08 Jan 2016
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Investing in Sustainability

Helping consumers and entrepreneurs understand the connection between food and fuel
by April White

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Photos by Benoit Cortet

Nicholas Tiller (MBA 1998) grew up Springfield, Ohio, a farming community where 4-H was founded, and many of his classmates were in FFA, the Future Farmers of America. Yet Tiller’s education in agriculture and energy—and the ways in which the two issues are linked—came much later, as an analyst at Fidelity and a portfolio manager at SAC Capital.

“I spent 15 years researching and trading in the food and energy space,” says Tiller. “In the course of doing my research, I developed views not just on what was going to happen in the space, but also about what should happen, about how things could be done better. That’s definitely outside of your purview as a portfolio manager.”

Tiller saw a need to diversify away from oil, not in 50 or 100 years, but right now, for the sake of the environment and national security. He also recognized the necessity of increased food production to feed the rapidly growing world population, expected to reach 9 billion in the next three decades. So in 2013, at the age of 41, Tiller retired from hedge-fund management to establish Sustainable America, an ambitious nonprofit with the dual aims of reducing US oil consumption while increasing the country’s food supply. Sustainable America takes a two-pronged approach to these issues: education and investment.

Sustainable America’s education initiatives are typical of the approach taken by many nonprofits, with a Buzzfeed spin. The organization uses quick quizzes, animated videos, and shareable infographics to illustrate startling statistics: 40 percent of the food produced in the United States is never eaten; and 3.8 million gallons of fuel are wasted every day from unnecessary idling. Such initiatives suggest seemingly simple solutions—for example, use leftovers and turn off the car—but with collective action, these small changes could have a big impact, Tiller says. The organization also wants consumers to understand the connection between food and fuel: nearly 50 percent of the country’s corn crop is turned into ethanol, and 10 percent of the nation’s energy is used to produce food.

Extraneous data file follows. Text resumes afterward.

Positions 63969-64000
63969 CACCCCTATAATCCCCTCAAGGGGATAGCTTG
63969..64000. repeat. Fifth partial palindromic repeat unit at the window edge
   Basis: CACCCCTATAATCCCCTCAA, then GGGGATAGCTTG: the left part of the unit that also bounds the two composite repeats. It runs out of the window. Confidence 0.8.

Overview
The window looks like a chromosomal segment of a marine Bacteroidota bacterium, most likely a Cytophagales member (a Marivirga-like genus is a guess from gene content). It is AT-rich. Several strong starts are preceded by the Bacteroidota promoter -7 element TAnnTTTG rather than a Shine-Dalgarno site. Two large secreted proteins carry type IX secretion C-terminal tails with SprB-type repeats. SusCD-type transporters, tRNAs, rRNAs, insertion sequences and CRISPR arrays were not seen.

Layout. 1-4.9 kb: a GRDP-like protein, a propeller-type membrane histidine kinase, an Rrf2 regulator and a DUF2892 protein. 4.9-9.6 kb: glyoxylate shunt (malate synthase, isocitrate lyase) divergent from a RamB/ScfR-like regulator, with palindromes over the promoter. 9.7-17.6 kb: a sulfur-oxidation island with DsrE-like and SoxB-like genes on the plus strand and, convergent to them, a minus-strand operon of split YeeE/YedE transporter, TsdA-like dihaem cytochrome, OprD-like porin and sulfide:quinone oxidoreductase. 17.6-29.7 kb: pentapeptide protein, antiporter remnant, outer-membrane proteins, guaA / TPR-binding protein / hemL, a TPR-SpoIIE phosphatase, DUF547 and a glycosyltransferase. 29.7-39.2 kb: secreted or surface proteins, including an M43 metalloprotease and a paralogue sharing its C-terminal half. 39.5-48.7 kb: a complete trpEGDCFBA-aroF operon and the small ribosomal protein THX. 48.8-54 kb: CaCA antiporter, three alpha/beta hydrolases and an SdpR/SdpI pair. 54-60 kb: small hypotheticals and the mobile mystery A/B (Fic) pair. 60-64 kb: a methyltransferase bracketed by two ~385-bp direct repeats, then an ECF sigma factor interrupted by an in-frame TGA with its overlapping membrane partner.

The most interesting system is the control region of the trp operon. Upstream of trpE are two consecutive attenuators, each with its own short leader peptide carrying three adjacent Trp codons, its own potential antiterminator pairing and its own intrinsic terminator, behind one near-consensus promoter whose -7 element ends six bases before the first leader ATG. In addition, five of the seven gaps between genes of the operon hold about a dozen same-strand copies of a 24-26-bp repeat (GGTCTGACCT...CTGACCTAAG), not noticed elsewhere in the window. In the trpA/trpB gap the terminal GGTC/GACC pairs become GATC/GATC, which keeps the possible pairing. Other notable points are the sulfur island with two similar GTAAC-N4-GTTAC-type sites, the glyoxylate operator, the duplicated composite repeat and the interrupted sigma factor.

Less typical among nonprofits is Sustainable America’s investment philosophy. The organization makes direct investments in new technologies that reduce the demand for oil and increase the food supply. Tiller is a fervent proponent of this type of “impact investing,” a relatively new—and increasingly popular—model for doing good and making money. As a venture capitalist nonprofit, Sustainable America is funding entrepreneurs who will make the food and fuel sectors more sustainable and anticipating returns that will make the organization sustainable.

Sustainable America has invested in companies such as AeroFarms, an indoor growing system that uses aerosolized nutrients to grow food without soil; the Conservation Capital Fund, which finances free-range cattle operations; and eNow, which produces solar panels to be installed on long-haul trucks to reduce fuel use. “Charities should be investing in ways that align with their mission,” says the former hedge-fund investor. “In that way, they can get both good returns and further their goals.”

Tiller knows that his goals of changing the food and fuel sectors aren’t short-term objectives. Although he didn’t grow up on a farm, he owns one now: 650 acres in his hometown of Springfield. “We currently just grow corn and soy,” he says ruefully. “I’m investigating what it would take to turn it into something more organic. It’s going take some time.”

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Class of MBA 1998, Section E
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